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Zero-basing the Center

Zero-basing the Center

The ideal company empowers its frontline managers to deliver great service to its customers.

  • min read


Zero-basing the Center

At a recent meeting with founders in Jakarta, as members discussed the “Monday morning” actions they would take when they returned to their companies, one member said he needed to “zero-base” his center.

This thought came as he reflected on the westward winds that were killing his business—the lost voices of the front line and the erosion of accountability. A lot of zero-basing exercises start with the ideal and then add complexity to address obstacles to this ideal. Let’s examine these two items.

The ideal

In his wonderful book, Upside Down Management,  John Timpson, chairman of the family-owned company Timpson, sets out a provocative view of “the ideal”: The ideal company empowers its frontline managers to deliver great service to its customers and then gets out of the way. The CEO makes sure the management team (this includes inevitable span breakers, such as area and regional managers) puts the right personalities in the frontline jobs and is prepared to get rid of those that don’t “get it.” Moreover, the CEO then spends his or her time in the field finding out what is going on with managers and customers and takes three primary sets of actions: 1) deciding if the manager is the right person for the job, 2) providing coaching and feedback to managers on the spot and 3) deciding what actions should be taken at the group level to make the lives of the managers and customers better. Most often, this isn’t about more intervention or group “value added,” but about good strategy. Strategy is the CEO’s job.

It’s tempting to dismiss this ideal as overly simplistic—after all, Timpson is in a relatively simple business, a franchise model of British shoe repair and key cutting, mostly. There are no vast, multinational empires, no matrices of products and brands vs. markets, no enormous supply chains to operate. But, even within the seemingly simple world of shoe repair, Timpson describes a massively turbulent industry where few survive. And he suggests that even in this simple business, his competitors have created overly complex organizations.

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Obstacles to the ideal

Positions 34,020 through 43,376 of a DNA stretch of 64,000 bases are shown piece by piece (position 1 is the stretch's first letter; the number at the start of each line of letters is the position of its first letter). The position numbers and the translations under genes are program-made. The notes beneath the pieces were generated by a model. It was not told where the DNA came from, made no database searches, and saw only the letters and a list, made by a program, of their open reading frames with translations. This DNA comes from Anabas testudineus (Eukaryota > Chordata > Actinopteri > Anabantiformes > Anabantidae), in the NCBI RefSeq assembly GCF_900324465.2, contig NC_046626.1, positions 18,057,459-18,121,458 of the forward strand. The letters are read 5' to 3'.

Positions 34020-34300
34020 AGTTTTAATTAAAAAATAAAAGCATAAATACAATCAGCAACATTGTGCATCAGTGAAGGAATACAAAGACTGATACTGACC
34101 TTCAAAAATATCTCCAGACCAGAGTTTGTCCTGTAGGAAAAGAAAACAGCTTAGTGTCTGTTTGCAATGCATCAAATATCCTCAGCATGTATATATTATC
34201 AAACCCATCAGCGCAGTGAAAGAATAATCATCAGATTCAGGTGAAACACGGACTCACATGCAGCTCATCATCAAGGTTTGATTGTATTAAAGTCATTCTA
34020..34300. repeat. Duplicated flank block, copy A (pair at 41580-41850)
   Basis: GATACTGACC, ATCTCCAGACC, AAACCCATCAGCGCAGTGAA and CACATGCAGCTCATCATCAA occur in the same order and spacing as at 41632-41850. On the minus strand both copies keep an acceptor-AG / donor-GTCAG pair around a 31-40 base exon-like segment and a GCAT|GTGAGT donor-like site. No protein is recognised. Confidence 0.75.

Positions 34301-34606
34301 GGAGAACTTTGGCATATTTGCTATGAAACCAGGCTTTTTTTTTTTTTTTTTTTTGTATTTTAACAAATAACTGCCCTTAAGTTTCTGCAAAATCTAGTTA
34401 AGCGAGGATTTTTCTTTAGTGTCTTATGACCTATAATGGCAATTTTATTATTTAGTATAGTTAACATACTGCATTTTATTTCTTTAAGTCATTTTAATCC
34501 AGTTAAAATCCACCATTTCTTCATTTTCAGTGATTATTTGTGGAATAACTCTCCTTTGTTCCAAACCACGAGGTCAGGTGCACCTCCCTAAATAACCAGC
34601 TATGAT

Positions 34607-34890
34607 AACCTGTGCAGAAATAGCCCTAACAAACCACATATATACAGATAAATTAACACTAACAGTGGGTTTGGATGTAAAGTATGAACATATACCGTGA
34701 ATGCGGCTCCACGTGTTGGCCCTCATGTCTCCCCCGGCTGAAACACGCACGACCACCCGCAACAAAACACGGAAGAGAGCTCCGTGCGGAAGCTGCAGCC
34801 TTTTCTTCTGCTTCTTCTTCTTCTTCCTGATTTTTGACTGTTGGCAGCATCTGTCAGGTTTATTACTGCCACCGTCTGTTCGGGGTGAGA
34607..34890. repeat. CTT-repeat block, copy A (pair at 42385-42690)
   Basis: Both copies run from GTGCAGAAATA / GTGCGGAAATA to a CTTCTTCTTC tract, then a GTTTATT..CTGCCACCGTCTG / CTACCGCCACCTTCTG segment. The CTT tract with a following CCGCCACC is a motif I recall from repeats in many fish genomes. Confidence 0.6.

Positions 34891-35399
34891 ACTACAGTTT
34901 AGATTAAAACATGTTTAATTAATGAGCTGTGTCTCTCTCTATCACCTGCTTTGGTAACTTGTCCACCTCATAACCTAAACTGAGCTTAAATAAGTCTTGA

Rather than ask, is this too simplistic? I think the better question is, if this is the ideal, what gets in the way—and what can we do about it? In his book and in subsequent interviews, Timpson suggests some common obstacles, which I’ve listed in items 1‒5 below. I’ve added an additional five that have come up in our work with founders. It’s a useful exercise to look at each of these and ask, can I address this issue without creating more complexity for my front line―and, ultimately, less accountability?

  1. The public markets. The demands of equity analysts for quarterly reports and forecasts create a vast bureaucracy to feed the reporting machine. There are several questions to ask here: Have we worked with the markets to measure the right things in our performance, or is part of the problem that we’re reporting out on the wrong things? Have we considered reducing the cadence and extent of reporting? Do we actually have to provide every input or output metric at the intervals demanded by data-hungry analysts?
  2. The hyperactive, inquisitive CEO. This is the CEO who wants to read reports on every detail of the business and is constantly probing into how the front line is doing its job. Here, Timpson is clear: There is nothing wrong with an inquisitive CEO relentlessly visiting the front line. That is the best way to gather facts and doesn’t burden the organization. But there is something wrong with a CEO stuck behind a desk, requiring an army to report endless statistics. A simple question to ask is, how much of our complexity can be reduced by putting the burden of information flow on the CEO—that is, make it the CEO’s job to go to the source for information—rather than requiring all the sources to report all possible answers to questions a CEO might ask?
  3. The span breaker and roll up. Span breakers—the area, cluster and regional managers put in place to help a CEO manage a vast network of frontline offices—create a lot of complexity. If there is no reporting, what is their job? If the right answer for the CEO is to be in the field working with the front line, then surely that is also the right role for the span breakers. So other questions to ask are: How much of our complexity is driven by a desire to give our span breakers something to do and information to look at about their region? How much do we roll up information to fit a span breaker’s job, even though looking at that aggregation doesn’t add value?
  4. Benchmarking desires married to IT capabilities. IT systems that can collect useful information exist, but as Timpson points out, this often becomes a problem because the information collectors are at the center. They start using the information to second-guess the actions of the front line and ask follow-up questions that create complexity. The response is to ask yourself this question: Although it might ostensibly be cheap to collect, what are the hidden costs of endlessly collecting more and more data from the front line?